For more information about the entire Shinnecock Bay Restoration Program, see this story.
- Shinnecock Bay on Long Island’s south shore has been named a global Hope Spot after successful restoration efforts over the past decade and its healthy and diverse natural conditions and wildlife.
- Bottlenose dolphins swimming from the Shinnecock Inlet into the bay.
- Ospreys are thriving along the shores and in the lands around Shinnecock Bay.
Photo credits: Christopher Paparo/Fish Guy Photos
About Ellen K. Pikitch, PhD
Professor Pikitch is an award-winning scientist, conservationist and communicator who is transforming the way the ocean is regarded and managed. She is the inaugural Endowed Professor of Ocean Conservation Science at the School of Marine and Atmospheric Sciences at Stony Brook University, and directs its Institute for Ocean Conservation Science. Dr. Pikitch’s contributions span the gamut from basic science innovations to domestic and international policy change and from locally to globally significant investigations.
She has authored more than 200 scientific and popular articles and edited two books. Her work has led to improved management policies for fishes, including sharks, sturgeon and forage fish. Dr. Pikitch chaired the Lenfest Forage Fish Task Force which provided recommendations for managing these species in a manner which accounts for their ecological role. From 2015 – 2020 she served as scientific lead of the 10×20 initiative, a coalition of UN Member states that built political capital, helped secure funding and provided guidance for the establishment of marine protected areas around the world.
On the East End of Long Island, she co-leads the Shinnecock Bay Restoration Program, which is aiming to “turn brown tide blue” through in-the-water restoration activities. Dr. Pikitch is pioneering the use of eDNA technology for non-invasive assessment of fish and invertebrate communities, and is applying the methodology to evaluate the success of restoration efforts in Shinnecock Bay.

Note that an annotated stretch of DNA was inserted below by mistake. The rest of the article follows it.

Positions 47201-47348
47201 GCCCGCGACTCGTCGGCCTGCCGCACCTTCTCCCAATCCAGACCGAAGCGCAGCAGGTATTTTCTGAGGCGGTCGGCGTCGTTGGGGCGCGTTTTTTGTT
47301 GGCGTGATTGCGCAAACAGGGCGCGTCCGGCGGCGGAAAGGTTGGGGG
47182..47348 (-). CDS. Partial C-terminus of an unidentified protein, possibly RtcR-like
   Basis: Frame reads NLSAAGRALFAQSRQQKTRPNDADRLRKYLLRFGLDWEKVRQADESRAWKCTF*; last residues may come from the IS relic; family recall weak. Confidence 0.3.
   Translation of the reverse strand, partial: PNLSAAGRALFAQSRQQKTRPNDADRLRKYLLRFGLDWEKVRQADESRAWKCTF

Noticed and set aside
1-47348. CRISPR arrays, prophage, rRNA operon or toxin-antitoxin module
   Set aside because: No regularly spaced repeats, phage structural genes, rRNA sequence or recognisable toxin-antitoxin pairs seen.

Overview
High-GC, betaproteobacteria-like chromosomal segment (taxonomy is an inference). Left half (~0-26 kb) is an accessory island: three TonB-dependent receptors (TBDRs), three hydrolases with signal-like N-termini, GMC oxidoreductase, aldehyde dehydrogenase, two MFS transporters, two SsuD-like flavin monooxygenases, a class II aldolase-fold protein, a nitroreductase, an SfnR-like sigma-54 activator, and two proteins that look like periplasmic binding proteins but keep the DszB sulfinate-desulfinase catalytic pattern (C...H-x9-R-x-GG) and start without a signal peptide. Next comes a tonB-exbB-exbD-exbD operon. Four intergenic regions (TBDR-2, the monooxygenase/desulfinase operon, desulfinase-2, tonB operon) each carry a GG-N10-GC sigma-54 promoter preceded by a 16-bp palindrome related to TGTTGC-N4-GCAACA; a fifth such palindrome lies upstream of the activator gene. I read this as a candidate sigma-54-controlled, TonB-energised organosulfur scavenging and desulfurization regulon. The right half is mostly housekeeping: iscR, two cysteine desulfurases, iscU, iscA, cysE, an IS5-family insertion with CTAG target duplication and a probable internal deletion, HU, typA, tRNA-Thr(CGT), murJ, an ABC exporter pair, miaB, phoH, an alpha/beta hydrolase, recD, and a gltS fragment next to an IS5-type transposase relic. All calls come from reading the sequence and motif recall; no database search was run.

About Stony Brook University
Stony Brook University, a flagship of the State University of New York (SUNY) system, is going far beyond the expectations of today’s public universities. With nearly 27,000 students, 2,800 faculty members, more than 200,000 alumni, a premier academic medical center and 18 NCAA Division I athletic programs, Stony Brook is a research-intensive distinguished center of innovation dedicated to addressing the world’s biggest challenges. The university embraces its mission to provide comprehensive undergraduate, graduate and professional education of the highest quality, and has been ranked 23rd among top public universities by Forbes and 38th among public universities in the U.S. News & World Report Best Colleges listing. Fostering a commitment to academic research and intellectual endeavors, Stony Brook’s membership in the Association of American Universities (AAU) places it among the top 65 research institutions in North America. The university’s distinguished faculty have earned esteemed awards such as the Nobel Prize, Pulitzer Prize, Indianapolis Prize for animal conservation, Abel Prize and the inaugural Breakthrough Prize in Mathematics. Stony Brook has the responsibility of co-managing Brookhaven National Laboratory for the U.S. Department of Energy — one of only eight universities with a role in running a national laboratory. Providing economic growth for neighboring communities and the wider geographic region, the university totals an impressive $7.23 billion in increased economic output on Long Island. Follow us on Facebook ( https://www.facebook.com/stonybrooku/ ) and Twitter(@stonybrooku).
Congratulations Ellen and the team at Stonybrook!
Great news and great accomplishment